Bonn Library Recovers More Than 600 Books Looted After World War IIBreaking News
tags: books, artifacts, World War 2
In 2017, a Belgian woman named Tania Grégoire sent a trove of 150 antique books to Sotheby’s auction house in London. Experts immediately smelled something fishy about the collection. Many of the title pages and bindings, which is where a library stamp usually appears, were missing. In a few cases, library stamps had been scraped off or chemically removed. Some library and shelving marks, however, were still visible and they linked the books to Germany’s University of Bonn, Catherine Hickley at The Art Newspaper reports.
The university has an extensive catalogue of the 180,000 books that went missing during the war years. While most of the lost books were incinerated when the campus was firebombed, some disappeared in the years after the war when the area was occupied by Belgian troops. At that time, between the years 1946 and 1950, valuable volumes that remained from the library were stored in air raid shelters.
In a press release, Michael Herkenhoff, the university library’s curator of manuscripts and historic books, says it’s possible that Belgian soldiers plundered the book depots for valuable volumes.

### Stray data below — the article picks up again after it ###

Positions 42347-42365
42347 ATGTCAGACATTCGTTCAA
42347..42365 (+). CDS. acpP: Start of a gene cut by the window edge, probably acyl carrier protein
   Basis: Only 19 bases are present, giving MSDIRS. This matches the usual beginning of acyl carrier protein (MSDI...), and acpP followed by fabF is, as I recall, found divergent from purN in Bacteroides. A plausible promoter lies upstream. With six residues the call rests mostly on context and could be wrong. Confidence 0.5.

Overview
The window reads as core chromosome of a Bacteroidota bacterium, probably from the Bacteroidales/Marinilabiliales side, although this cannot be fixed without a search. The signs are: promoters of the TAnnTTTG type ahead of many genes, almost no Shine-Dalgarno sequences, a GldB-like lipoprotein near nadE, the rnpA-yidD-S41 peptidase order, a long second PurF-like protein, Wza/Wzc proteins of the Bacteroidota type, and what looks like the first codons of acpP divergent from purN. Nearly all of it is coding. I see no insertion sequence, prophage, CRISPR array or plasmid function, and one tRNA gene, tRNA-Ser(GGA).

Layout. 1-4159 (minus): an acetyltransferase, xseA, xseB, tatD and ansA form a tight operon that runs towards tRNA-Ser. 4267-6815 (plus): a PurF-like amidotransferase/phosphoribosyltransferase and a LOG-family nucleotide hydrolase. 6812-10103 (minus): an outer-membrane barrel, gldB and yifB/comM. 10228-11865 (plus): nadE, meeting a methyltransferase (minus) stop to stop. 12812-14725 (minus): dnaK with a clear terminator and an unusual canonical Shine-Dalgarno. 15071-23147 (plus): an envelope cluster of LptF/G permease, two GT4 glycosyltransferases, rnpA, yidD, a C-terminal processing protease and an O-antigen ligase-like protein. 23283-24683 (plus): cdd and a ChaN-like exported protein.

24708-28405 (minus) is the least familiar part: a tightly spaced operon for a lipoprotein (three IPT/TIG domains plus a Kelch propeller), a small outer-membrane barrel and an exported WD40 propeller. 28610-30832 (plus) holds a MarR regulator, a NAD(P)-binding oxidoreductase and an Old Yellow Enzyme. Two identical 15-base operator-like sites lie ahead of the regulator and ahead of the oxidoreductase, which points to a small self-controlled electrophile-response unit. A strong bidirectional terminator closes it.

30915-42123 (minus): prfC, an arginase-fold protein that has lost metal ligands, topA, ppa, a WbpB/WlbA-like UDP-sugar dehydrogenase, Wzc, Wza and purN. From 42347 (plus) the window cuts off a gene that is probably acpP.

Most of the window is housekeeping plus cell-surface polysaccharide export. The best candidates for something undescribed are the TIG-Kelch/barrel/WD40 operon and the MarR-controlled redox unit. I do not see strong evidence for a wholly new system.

comments powered by Disqus
- Treating immigrants like criminals has a long history in the United States
- Hundreds of black Americans were killed during 'Red Summer.' A century later, still ignored
- Memes and Memory: How Anthony Johnson, a Captive African, Became a Right-wing Talking Point
- Ed Dwight Was Set to Be the First Black Astronaut. Here’s Why That Never Happened.
- 75 Years After World War II Theft, a Painting Returns to Italy
- Kruse and Zelizer: Trump Is a Symptom of an Age That’s Been a Long Time Coming
- Reginald Butler, Former African American Studies Director at UVA, Dies
- Duke Professor Emeritus John Herd Thompson Dies at 72
- ‘The Code’ Review: How Green Was the Valley
- Academics Respond to Wall Street Journal Op Ed Calling Academia "Sweet Racket"